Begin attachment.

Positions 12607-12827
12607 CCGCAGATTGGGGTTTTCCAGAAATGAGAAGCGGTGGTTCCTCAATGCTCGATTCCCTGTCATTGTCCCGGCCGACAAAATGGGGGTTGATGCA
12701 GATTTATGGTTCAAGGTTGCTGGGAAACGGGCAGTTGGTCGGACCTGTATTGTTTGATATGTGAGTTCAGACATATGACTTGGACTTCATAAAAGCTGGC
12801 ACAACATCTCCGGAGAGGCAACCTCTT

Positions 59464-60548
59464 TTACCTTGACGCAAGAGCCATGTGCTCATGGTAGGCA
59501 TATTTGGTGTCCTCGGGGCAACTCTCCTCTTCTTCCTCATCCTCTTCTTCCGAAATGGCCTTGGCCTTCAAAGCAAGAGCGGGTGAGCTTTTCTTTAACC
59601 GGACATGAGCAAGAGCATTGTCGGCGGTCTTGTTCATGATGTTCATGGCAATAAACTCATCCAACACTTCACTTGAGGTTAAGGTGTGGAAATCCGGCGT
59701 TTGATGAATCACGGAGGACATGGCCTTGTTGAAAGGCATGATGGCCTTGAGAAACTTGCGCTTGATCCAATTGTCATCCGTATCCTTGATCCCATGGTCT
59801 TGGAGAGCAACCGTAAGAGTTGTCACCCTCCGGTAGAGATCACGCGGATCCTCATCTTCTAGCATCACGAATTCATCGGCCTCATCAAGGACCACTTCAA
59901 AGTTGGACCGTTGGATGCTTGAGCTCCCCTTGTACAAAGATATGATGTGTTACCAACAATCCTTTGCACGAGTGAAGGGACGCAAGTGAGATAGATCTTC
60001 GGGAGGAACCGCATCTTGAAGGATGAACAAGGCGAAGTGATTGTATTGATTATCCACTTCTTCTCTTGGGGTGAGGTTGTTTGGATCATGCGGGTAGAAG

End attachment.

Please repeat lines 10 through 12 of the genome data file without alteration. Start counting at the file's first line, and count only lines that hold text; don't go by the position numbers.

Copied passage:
59801 TGGAGAGCAACCGTAAGAGTTGTCACCCTCCGGTAGAGATCACGCGGATCCTCATCTTCTAGCATCACGAATTCATCGGCCTCATCAAGGACCACTTCAA
59901 AGTTGGACCGTTGGATGCTTGAGCTCCCCTTGTACAAAGATATGATGTGTTACCAACAATCCTTTGCACGAGTGAAGGGACGCAAGTGAGATAGATCTTC
60001 GGGAGGAACCGCATCTTGAAGGATGAACAAGGCGAAGTGATTGTATTGATTATCCACTTCTTCTCTTGGGGTGAGGTTGTTTGGATCATGCGGGTAGAAG